How to Write a Leadership & Character NHS Essay

Writing a list or outline before composing your essay can be helpful.

Writing a “Leadership and Character NHS Essay” for the National Honor Society can be an intimidating endeavor in part due to the significance of the NHS, as well as the introspection necessary for completion of your essay. Don’t worry, though. If you’re writing for the NHS, then you've most likely written essays before. This one won’t differ too much, at least in structure, from what you probably already know.

1 Writing Your Essay

Thinking out a subject matter can be very helpful before writing.

2 Consider the traits

Consider the traits of character and leadership you would like to examine in your essay. Try to think of people you admire and people who admire you (you might be surprised at the number of people who come to mind). After taking some time to think things out, write the word “Traits” as a subject heading on the top left side of a piece of paper. Draw a line down the middle of the paper, from top to bottom. Under “Traits,” create a numbered list of the traits you come up with.

3 Think

Think of why each trait is important and consider actions or situations in which you or someone you admire exhibited those traits through action. For instance, if you find kindness to be an important trait, find an example of kindness in action. On the top right side of your divided page, write the subject heading “Action" and list a corresponding action for each trait. If you think of multiple actions that correspond to a particular trait, write up to three in your "Action" list.

4 Write your introduction

Write your introduction, the first paragraph of your essay, either on a fresh piece of paper or type it out on your computer. After considering and listing traits and actions, you have an idea of what you want to discuss in your essay. The first part of your introduction should introduce your reader to the reasons you consider leadership important. The second part of your introduction should include your thesis. Here you should explain why the traits you chose are important. You don’t have to list all the traits you’ll be discussing in the essay, but you should try to mention at least three. Finally, conclude your introduction with a sentence that prepares the reader for the body of your essay.

Don't forget to constantly save your work if writing on a computer!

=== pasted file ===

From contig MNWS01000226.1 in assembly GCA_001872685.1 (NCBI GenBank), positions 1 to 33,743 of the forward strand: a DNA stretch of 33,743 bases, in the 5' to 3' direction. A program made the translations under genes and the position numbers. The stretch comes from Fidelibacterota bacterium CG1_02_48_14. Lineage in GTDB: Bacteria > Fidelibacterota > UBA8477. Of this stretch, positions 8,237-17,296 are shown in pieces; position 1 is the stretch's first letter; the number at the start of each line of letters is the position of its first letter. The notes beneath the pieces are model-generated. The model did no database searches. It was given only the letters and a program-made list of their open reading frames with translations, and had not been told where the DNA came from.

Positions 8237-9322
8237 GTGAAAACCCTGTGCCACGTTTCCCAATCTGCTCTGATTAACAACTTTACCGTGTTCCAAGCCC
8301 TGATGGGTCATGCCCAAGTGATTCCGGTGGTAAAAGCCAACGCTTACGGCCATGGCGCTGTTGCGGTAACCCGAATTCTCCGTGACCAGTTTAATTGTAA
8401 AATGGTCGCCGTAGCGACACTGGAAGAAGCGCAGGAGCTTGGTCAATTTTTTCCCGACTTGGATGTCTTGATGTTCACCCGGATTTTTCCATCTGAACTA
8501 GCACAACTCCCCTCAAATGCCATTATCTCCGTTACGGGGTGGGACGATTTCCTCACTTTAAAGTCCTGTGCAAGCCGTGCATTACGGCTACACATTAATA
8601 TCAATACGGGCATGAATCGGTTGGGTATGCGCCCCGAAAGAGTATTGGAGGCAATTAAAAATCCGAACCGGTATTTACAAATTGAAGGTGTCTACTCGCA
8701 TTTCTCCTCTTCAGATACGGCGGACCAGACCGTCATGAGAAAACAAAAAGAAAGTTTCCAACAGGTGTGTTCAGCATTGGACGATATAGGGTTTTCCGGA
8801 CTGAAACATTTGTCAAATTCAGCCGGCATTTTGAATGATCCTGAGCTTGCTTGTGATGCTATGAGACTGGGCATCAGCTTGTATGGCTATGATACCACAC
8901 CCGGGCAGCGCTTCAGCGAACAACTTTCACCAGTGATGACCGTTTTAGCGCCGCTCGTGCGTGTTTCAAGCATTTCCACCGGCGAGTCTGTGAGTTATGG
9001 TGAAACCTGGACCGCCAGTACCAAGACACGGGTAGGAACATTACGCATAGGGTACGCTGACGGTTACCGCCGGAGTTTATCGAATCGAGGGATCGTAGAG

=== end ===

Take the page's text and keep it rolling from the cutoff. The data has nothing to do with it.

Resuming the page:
5 Construct the body of your essay

Construct the body of your essay, which should be three paragraphs long. Each paragraph should discuss one or two traits. If you choose two traits, they should complement one another or show that a certain person can be dynamic in character. For each paragraph, refer to your list of traits and corresponding actions. Once you have used a trait and action, check them off so as to not accidentally use them twice. Remember to conclude each paragraph in such a way as to prepare your reader for the next paragraph.

6 Write your conclusion

Write your conclusion. The last paragraph of your essay should remind the reader of your thesis and demonstrate how you succeeded in proving it. You may remind your reader of traits discussed, but be careful not to simply repeat what you already wrote. Remember that writing is a process. After you've finished your conclusion, your first draft will be complete. Review is carefully for mistakes and make corrections. Ask a friend, parent or teacher to review it as well. Remember: no essay is complete without review and correction.

  • If you read example essays to get ideas for your own, be careful not to plagiarize. This can even happen accidentally if you are not careful.
  • If you find yourself unable to think of traits or actions or you simply can't write, get up from your chair and stretch or go for a walk. Take a few minutes break. Physical activity and time away from the page or screen can help cure writer's block.

Greg Tepper has been writing since 2005. He has been published in "The Jerusalem Post," "The Forward" and Jerusalemite culture guide. He received a Bachelor of Arts in political science and history from Hebrew University of Jerusalem.